6. New Leadership at HUD

Although retired neurosurgeon Dr. Ben Carson was confirmed as the secretary of the Department of Housing and Urban Development (HUD) in early March, it has been slow going to get other key officials confirmed at the agency.

At the beginning of August, the Senate confirmed Neal Rackleff as assistant secretary for community planning and development as well as Anna Farias as assistant secretary for fair housing and equal opportunity.

Industry leaders then urged the Senate to confirm Pam Patenaude’s nomination as deputy secretary in mid-September.

Just days before Christmas, the Senate confirmed Susan Israel Tufts as assistant secretary for administration, Leonard Wolfson as assistant secretary for intergovernmental relations, and Irving Dennis as CFO.

However, still pending for the Senate in the new year are confirmations for Brian Montgomery as commissioner of the Federal Housing Administration and Robert Hunter Kurtz as assistant secretary of public and Indian housing.

7. Preservation of Public Housing

“Born of necessity. Nurtured by visionaries. Implemented by realists. The Rental Assistance Demonstration (RAD) and Moving To Work (MTW) programs have, in 2017, become the inevitable and only way to preserve and protect public housing by transforming it into RAD and MTW where it can join ‘the rest of the world of real estate’ and be best positioned to continue to provide safe, secure, affordable homes for its current and future residents through the ever watchful stewardship of its leaders at the federal, state, and local levels," says Conrad Egan, senior advisor for the Affordable Housing Institute.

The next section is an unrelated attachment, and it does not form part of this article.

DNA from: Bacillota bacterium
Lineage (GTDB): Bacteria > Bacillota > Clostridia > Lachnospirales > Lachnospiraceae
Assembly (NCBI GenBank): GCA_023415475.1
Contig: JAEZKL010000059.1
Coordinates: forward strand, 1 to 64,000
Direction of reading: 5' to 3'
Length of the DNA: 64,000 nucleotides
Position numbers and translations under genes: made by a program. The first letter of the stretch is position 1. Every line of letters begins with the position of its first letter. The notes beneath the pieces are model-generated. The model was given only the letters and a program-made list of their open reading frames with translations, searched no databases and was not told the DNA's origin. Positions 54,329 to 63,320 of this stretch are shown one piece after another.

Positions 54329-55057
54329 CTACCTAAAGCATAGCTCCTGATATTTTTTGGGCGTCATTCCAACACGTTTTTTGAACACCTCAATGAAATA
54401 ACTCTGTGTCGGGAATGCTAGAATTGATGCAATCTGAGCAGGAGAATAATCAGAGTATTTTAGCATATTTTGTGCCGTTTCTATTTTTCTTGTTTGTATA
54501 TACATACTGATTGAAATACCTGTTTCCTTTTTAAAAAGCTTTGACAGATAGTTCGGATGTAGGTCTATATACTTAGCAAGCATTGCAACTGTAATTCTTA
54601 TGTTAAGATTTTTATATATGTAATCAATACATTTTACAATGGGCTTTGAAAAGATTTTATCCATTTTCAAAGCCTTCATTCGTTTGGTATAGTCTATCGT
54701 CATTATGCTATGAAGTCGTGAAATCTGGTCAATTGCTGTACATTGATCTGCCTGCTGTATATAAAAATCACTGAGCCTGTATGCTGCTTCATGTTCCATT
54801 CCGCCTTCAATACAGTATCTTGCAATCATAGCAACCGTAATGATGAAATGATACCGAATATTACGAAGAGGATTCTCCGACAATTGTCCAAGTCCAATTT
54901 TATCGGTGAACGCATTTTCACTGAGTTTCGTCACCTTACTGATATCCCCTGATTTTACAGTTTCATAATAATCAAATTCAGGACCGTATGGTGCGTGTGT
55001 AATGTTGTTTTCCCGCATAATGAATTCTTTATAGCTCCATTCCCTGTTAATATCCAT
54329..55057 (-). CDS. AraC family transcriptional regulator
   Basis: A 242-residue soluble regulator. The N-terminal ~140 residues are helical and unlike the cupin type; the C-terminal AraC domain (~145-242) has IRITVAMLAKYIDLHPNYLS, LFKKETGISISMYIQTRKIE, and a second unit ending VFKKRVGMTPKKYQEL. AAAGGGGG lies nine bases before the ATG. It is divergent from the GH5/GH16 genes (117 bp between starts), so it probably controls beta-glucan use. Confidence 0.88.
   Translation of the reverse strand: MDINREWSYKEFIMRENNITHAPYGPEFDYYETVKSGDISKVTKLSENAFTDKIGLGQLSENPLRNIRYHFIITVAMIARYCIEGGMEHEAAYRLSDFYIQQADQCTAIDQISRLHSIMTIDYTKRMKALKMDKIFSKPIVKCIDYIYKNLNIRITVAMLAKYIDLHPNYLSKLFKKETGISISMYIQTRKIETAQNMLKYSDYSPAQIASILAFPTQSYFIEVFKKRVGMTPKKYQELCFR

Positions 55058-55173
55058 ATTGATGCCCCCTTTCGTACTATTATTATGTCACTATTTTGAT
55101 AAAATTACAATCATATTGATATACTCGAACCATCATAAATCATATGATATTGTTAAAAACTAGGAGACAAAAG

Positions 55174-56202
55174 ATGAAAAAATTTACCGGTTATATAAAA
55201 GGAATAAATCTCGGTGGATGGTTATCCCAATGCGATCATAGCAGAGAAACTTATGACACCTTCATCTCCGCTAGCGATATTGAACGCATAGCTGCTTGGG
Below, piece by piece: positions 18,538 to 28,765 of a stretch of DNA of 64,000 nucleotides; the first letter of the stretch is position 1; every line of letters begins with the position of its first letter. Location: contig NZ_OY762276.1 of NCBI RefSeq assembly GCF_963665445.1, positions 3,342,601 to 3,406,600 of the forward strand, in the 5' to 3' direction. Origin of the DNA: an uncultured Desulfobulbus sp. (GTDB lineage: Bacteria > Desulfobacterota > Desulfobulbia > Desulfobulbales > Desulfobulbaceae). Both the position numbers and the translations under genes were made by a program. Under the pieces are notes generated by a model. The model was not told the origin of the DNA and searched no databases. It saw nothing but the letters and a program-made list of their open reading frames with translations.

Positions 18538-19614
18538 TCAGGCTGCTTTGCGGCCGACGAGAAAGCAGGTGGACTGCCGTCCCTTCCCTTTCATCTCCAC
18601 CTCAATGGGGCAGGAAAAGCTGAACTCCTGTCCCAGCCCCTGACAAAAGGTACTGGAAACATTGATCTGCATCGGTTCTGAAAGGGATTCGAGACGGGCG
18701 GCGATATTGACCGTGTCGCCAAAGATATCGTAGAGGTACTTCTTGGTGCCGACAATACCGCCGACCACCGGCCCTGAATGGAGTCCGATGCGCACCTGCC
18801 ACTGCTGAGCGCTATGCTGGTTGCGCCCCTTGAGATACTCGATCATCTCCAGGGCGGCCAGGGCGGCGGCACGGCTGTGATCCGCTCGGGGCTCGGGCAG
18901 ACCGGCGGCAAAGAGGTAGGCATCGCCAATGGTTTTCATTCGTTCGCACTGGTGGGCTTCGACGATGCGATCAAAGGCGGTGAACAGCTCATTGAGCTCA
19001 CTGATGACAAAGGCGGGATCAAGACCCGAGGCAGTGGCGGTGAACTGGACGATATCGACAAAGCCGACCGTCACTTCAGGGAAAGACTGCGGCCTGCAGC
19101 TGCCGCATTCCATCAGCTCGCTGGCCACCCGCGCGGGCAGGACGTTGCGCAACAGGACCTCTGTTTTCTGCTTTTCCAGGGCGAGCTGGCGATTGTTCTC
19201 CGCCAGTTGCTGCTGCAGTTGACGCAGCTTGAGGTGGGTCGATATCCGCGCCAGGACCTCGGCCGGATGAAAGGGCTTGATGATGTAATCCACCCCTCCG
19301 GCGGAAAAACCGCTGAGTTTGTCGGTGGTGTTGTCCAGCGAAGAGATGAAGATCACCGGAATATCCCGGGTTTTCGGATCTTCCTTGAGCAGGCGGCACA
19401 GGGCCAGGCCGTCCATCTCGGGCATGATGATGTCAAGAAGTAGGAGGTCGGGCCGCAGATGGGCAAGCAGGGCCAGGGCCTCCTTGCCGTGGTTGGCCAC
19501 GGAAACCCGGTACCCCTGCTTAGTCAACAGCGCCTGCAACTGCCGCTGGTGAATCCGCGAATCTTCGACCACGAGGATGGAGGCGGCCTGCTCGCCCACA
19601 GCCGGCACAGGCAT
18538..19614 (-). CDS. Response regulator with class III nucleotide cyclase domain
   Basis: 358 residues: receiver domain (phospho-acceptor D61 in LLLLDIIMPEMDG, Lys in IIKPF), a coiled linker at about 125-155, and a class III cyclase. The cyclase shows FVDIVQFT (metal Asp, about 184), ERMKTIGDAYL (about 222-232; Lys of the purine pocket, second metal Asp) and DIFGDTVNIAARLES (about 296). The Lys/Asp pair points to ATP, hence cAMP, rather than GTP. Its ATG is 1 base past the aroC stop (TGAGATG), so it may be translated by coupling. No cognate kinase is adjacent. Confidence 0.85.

In May, HUD announced that $4 billion in new private and public funds had been leveraged by RAD to rehabilitate or in some cases replace affordable housing properties through new construction since the program was enacted in 2012. HUD also estimated that RAD transactions have leveraged $19 for every $1 in public housing funds.

Fiscal year 2017 was expected to significantly outpace fiscal year 2016. In addition, the fiscal year 2017 HUD appropriations law recently authorized another 40,000 public housing units to convert under RAD.

8. Fannie and Freddie to Re-enter LIHTC Market

Fannie Mae and Freddie Mac announced in November that they would return to the LIHTC market as investors. They previously had been two of the largest investors prior to being placed into conservatorship by the Federal Housing Finance Agency (FHFA) in 2008.

Each enterprise will have an annual investment limit of $500 million, less than a 5% market share for each. Within this funding cap, any investments above $300 million in a given year are required to be in areas that have been identified by FHFA as markets that have difficulty attracting investors.

9. Cities, States Step Up